Are holidaymakers from the UK still seeing EU-subsidised tobacco growing in Southern Europe?
The EU’s website states that “In the interest of public health, direct tobacco subsidies were phased out by 2010.” But in February this year, UK members of parliament expressed “disappointment at the continuing subsidy…to the tune of some £260 million each year”.
I can report seeing just as much of the large-leaved crop this year in the part of South-West France I have visited every August since 2007, although a friend who knows a different area well says tobacco planting is much reduced.
Readers may remember the EU tobacco subsidy being a big focus of campaigning throughout the 1990’s. It was said that much of the tobacco was too low-grade to be smoked by Europeans, so it was dumped on non-EU countries at a loss, encouraging people on low incomes to become nicotine-addicted. If that is true, then stopping (or greatly reducing) the subsidy has taken a long time.
Tobacco is linked to ADD / ADHD in two ways. Symptoms in teenagers predispose to starting smoking, and also to difficulty in giving up later. This is often said to be due to risk-taking, but some of my patients report big improvements in cognitive function when they smoke. As mentioned two weeks ago, the UK-licensed smoking cessation drug Zyban (bupropion) can be effective in reducing ADD / ADHD features.
Secondly, children of mothers who smoke during pregnancy go on to develop ADD / ADHD more frequently. A recent study suggests this is more of a genetic than a brain-toxicity mechanism (1), but there is a wide range of other evidence which strongly indicates maternal smoking to be bad for the developing foetal brain.
Many people find a Southern European field full of mature tobacco, with white trumpet-shaped flowers rising several feet above the leaves, to be a beautiful thing. But it is a deadly beauty which we seem to be in no hurry to get rid of.
This post appeared late due to problems with technology and organisation
Obesity surgery has grown in the UK, as it has worldwide. But unless it can be shown that it saves money which could be transferred from elsewhere (diabetes care, for example), less than 5% of eligible patients might receive NHS operations in the next few years.
With couple of internet searches, today I found plenty of advertisements for self-funded surgery, including centres in India and Central America. The demand is clearly huge.
On Wednesday this week Joan Bakewell’s Radio 4 medical ethics programme addressed the previously little-publicised problems with obesity surgery (1). In particular, careful follow-up is needed as banding operations may need to be repeated or redone. For patients who go abroad, continuity of care may be less than optimal if they need to turn to the UK NHS later.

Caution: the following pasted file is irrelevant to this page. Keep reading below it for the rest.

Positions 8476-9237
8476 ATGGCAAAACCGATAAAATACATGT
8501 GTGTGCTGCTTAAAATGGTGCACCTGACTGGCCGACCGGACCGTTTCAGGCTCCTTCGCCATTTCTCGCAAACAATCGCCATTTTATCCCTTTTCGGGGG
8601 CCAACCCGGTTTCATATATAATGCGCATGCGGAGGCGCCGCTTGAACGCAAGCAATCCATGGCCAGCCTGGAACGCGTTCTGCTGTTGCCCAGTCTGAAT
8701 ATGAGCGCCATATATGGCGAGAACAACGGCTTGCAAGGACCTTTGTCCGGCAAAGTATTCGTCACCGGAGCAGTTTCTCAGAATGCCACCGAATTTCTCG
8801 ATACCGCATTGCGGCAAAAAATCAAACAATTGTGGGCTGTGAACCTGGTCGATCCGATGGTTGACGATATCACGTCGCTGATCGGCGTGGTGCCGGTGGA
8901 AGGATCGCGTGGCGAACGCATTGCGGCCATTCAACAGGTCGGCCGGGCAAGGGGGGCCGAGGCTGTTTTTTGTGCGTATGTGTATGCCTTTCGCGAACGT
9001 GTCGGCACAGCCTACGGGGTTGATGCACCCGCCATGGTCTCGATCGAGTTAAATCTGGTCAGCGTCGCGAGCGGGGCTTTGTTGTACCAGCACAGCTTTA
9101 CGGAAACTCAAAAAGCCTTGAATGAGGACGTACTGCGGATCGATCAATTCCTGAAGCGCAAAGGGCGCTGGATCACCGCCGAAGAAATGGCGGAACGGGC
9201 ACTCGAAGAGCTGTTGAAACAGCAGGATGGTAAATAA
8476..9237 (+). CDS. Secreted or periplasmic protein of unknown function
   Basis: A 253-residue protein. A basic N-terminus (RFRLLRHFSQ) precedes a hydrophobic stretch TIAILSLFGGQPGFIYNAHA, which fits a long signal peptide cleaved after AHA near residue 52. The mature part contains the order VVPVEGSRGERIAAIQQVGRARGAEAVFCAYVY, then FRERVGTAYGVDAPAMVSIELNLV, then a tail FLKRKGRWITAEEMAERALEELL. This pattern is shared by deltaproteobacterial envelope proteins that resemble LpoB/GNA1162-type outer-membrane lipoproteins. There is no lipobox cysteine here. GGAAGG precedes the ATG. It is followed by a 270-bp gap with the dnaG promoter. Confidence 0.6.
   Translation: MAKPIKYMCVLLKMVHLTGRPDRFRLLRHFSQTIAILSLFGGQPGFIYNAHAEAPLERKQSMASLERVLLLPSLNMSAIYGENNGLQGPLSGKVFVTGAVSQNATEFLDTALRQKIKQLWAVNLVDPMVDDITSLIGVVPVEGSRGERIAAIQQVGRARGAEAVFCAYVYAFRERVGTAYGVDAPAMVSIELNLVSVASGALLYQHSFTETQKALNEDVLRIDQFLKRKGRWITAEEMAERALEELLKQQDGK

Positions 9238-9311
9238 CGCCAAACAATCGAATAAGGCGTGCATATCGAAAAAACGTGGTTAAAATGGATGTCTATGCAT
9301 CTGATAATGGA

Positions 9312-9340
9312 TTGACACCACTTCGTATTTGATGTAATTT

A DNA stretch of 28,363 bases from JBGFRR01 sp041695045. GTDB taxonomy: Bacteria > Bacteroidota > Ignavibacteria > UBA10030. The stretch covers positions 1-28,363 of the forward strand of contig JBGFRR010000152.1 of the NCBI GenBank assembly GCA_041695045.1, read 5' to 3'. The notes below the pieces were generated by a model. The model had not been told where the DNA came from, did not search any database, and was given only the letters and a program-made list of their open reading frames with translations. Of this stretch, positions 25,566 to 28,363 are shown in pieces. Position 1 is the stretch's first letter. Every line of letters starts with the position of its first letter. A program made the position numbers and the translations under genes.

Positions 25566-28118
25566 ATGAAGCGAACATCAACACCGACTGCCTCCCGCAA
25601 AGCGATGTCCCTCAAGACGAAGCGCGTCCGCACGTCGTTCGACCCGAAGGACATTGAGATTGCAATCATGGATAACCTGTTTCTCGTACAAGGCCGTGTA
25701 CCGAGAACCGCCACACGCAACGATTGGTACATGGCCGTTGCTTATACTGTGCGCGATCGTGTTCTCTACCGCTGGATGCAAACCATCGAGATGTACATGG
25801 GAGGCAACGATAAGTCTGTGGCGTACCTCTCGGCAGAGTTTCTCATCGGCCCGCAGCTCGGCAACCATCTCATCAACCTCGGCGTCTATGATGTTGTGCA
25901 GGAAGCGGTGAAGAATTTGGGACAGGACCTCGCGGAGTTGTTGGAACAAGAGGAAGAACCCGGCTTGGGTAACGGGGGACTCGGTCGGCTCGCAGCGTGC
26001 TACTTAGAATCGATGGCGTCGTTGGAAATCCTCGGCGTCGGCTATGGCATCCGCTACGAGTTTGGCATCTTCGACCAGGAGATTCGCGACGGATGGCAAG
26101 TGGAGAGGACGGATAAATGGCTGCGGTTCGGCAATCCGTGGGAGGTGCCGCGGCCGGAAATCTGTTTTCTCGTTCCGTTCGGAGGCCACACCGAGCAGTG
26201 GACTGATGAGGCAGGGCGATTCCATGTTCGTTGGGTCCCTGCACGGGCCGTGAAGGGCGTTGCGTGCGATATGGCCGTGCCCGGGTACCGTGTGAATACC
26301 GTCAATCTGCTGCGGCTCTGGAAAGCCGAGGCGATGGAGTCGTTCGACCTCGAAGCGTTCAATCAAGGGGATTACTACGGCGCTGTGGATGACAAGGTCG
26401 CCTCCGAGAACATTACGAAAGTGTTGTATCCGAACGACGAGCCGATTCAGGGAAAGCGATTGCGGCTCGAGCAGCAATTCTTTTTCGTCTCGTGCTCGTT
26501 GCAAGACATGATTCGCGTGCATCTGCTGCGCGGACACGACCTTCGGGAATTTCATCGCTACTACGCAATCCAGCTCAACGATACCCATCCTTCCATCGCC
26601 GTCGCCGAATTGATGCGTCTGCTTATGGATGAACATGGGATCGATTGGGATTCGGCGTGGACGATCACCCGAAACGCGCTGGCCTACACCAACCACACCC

A study published last year (in a Nature group journal) suggested ADD / ADHD may be a significant, and treatable, cause of obesity (2). One third (78/242) of patients in an independent Toronto weight loss clinic were found to have ADD / ADHD, and with treatment they lost 10% of body weight. That is as good as obesity surgery.
More research is of course needed, but I find the idea that some people with ADD / ADHD overeat makes clinical sense. Many of my patients, successfully treated, get on with their lives more effectively, and find they “snack” less. Because the underlying dissatisfaction and discomfort is reduced, so is the need for “comfort eating”.
In my view this treatment effect is separate from the “appetite suppressant” effect, which is often transient anyway, of medications such as methylphenidate and amfetamine.
Interestingly, another large study on obesity, recently published in The Lancet (3), showed good results for a medication combination which included bupropion (available in the UK only as the smoking cessation drug Zyban, but more widely used in the US for years). Bupropion is thought by many developmental disorder specialists to be effective in ADD / ADHD.
I am sure we will see many overweight and obese people in the UK considering whether they might have ADD / ADHD. Surely having assessment and possibly treatment in London is a reasonable thing to try, before flying off for surgery in Cancun or Delhi (4) ?
(4) No disrespect to Mexican or Indian surgeons intended at all. The point is about continuity of care. It also seems possible to me that people with severe ADD / ADHD might have a poor outcome with apparently successful surgery: I understand this is not uncommon.